dates : 8th August 2004
12th August 2004
Punto is the latest in a rather fierce model offensive from
Fiat Auto SA in the past 18 months.
Following on the quirky Multipla MPV and the stylish Stilo
Performance hatch, the Punto is a smaller city car.
In South Africa itís up against the likes of the Renault
Clio, the Opel Corsa and the entry-level Toyota Run-X 1.4.
The Punto comes with a choice of three engines and is offered
in five basic derivatives. These range from the 1,2-litre
petrol-engined entry model, through the 1,3-litre Multi-Jet
diesel versions to a petrol-fueled 1,8-litre performance
Our test car is the Punto 1.3 JTD, which employs the new
multi-jet turbodiesel engine. It also came in the upper of two
trim levels on offer, this being the Dynamic.
An advantage of buying a European entry-level model such as
the Punto is that it comes with a full specification of
passive safety features. This is often not the case with
locally built cars which only have items such as multiple
airbags and electronic driver aids specified on the top models
in the range.
The down-side to this is that cars like the Fiat, Renault,
Citroen and some of the competitive Korean models donít have
the highly-established dealer networks that you get from the
likes of Toyota, Nissan and Volkswagen.
And in many cases, the price of spare parts are more expensive
for the fully-imported "newcomers."
Fiat has been one of the technological leaders on the diesel
engine front, and the MultiJet engine is interesting. The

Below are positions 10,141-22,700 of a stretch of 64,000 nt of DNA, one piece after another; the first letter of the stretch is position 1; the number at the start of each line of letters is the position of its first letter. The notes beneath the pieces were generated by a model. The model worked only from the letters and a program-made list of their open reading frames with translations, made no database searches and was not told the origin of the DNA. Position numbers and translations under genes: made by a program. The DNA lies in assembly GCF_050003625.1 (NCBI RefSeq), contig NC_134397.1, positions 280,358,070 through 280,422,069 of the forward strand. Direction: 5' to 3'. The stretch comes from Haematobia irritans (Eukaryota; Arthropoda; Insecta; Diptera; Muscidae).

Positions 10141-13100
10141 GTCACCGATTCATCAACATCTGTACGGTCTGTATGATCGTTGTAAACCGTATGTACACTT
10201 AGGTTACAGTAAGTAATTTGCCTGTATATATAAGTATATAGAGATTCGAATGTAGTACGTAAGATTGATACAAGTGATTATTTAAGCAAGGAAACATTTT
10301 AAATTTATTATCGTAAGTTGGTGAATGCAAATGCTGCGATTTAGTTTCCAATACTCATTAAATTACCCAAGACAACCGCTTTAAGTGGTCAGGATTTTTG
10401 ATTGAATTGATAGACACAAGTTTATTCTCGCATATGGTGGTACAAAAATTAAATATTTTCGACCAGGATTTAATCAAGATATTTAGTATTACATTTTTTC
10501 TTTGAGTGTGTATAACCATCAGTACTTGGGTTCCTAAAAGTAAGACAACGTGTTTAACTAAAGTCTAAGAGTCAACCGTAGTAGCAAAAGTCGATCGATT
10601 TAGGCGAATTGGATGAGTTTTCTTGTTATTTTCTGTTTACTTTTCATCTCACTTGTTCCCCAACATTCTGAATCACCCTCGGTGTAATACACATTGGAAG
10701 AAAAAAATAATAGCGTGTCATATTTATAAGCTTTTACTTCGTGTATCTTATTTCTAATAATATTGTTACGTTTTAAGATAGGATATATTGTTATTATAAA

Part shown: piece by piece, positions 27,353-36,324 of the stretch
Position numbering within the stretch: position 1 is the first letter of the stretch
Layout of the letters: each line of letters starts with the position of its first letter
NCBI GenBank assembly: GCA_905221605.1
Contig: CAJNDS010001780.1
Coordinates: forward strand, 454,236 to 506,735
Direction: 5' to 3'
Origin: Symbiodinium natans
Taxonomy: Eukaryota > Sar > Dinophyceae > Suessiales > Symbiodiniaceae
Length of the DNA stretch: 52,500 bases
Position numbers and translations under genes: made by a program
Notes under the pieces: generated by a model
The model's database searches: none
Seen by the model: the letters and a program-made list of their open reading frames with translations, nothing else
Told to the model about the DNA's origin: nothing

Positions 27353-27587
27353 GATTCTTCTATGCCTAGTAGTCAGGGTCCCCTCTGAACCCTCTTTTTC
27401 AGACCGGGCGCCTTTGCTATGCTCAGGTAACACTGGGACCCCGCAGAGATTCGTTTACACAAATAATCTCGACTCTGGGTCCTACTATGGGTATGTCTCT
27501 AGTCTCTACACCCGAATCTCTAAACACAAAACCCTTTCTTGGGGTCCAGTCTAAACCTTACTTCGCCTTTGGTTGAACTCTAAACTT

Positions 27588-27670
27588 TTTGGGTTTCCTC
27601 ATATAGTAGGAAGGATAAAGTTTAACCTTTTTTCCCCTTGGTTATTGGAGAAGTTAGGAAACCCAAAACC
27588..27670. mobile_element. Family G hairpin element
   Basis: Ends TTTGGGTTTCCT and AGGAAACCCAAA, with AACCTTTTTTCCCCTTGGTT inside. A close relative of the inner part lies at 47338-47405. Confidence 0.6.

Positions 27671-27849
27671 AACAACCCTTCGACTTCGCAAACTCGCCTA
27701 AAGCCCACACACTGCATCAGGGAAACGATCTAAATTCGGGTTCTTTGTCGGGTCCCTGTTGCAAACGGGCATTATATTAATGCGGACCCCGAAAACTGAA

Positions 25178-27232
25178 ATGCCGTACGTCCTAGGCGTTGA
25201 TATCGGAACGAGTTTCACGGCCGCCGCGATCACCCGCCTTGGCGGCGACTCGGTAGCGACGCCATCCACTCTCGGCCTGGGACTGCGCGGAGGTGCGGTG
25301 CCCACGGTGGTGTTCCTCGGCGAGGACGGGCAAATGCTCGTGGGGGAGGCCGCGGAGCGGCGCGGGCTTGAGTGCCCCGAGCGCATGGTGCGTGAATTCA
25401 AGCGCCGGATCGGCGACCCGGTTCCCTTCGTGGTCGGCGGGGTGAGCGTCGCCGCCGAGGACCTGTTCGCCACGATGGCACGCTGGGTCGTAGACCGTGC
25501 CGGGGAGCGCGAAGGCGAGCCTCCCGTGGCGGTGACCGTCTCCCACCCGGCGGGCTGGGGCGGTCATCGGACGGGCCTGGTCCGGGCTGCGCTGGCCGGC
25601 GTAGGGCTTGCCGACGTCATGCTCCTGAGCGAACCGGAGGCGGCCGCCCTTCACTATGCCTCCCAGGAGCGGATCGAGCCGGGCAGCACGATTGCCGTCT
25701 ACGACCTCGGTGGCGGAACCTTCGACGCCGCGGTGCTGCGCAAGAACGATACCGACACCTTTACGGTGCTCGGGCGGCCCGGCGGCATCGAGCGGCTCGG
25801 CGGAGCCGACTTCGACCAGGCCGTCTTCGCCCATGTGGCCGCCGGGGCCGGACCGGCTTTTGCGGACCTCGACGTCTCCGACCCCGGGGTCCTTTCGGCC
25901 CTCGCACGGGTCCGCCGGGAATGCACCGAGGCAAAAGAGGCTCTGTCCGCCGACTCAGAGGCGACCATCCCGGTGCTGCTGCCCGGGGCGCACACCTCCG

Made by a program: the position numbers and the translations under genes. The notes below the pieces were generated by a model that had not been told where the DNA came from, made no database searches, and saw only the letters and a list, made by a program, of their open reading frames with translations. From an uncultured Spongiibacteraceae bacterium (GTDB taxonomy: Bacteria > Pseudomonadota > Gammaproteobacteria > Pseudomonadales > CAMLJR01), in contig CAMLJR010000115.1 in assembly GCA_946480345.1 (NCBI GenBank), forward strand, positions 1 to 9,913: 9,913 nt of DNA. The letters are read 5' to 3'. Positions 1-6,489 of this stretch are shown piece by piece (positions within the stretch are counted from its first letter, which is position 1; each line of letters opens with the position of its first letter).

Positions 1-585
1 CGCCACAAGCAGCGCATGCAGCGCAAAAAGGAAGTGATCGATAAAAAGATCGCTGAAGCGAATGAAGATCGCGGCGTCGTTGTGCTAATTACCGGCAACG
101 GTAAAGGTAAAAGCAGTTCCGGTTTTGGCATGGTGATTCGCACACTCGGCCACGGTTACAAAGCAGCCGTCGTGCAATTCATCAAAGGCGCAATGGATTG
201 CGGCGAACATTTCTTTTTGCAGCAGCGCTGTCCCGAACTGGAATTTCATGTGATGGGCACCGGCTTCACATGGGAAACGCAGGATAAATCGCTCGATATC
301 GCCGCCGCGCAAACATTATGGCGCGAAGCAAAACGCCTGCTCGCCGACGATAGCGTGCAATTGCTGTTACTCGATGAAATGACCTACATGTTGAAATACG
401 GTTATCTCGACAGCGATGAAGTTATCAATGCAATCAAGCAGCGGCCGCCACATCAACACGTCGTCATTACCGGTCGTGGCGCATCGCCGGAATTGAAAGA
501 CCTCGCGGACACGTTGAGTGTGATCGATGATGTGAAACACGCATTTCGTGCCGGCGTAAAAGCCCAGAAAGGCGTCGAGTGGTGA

diesel is injected into the combustion chamber in as many as
five different phases, dispensing on throttle demand.
This results in a much more controlled combustion, as well as
improved performance and emissions.
The Punto 1.3 JTD is, of course, turbocharged, like all modern
passenger car diesel engines.
Throttle lag is still a factor on the Reef when pulling away,
especially when the engine is cold. This is due to the lower
atmospheric pressure at nearly 1 800 metres above sea level,
where the engine is inefficient until the turbocharger is
Once on the move the little Punto has reasonable performance,
with a zero to one hundred time of 13,4 seconds claimed. Top
speed is said to be one-sixty four kilometers per hour. Hardly
racy, but adequate for an economy-orientated car,
Claimed consumption is Ö.. although we have found in South
African conditions that general usage sees a slightly higher
consumption. But the Punto should manage a figure of less than
six litres per hundred kilometers in a mix of urban and
Feature-wise, the Punto comes well-equipped. All models,
including the base model known as the Active, come with dual
airbags for the front passengers, electric front windows,
remote central locking, air-conditioning and electric power
To this specification, the Dynamic model adds a CD/ radio
combo with six speakers, ABS braking and electronic brake
distribution, heated electric door mirrors, ISOfix attachments
for child seats, front fog lights and alloy wheels shod with
one eighty five Ėsixty by 14 rubber
The electric steering is interesting in that, like the more
expensive Stilo model from Fiat, it has a specially City mode.
This greatly increases the amount of electrical assistance to
the steering, making the car very easy to park and manouevre
at low speeds.
At first the steering is so light itís disconcerting. But
once you get used to it, itís actually very pleasant.
And at speeds of over 70 kilometres per hour, the system
reverts to a normal progressive assistance for much better
This is much more of a traditional Italian Fiat. Whereas the
Fiat Palio, built locally, has a rather third-world feel to
its styling, the Punto is much more cutting edge, as an
Italian car should be.
It has good basic interior styling and trim quality too,
although there are still some glitches like the rather wonky
rear window winders.
But overall, the Punto is set to make Fiat many more friends
in one of the most competitive market segments in the South
African car market.
Car Torque is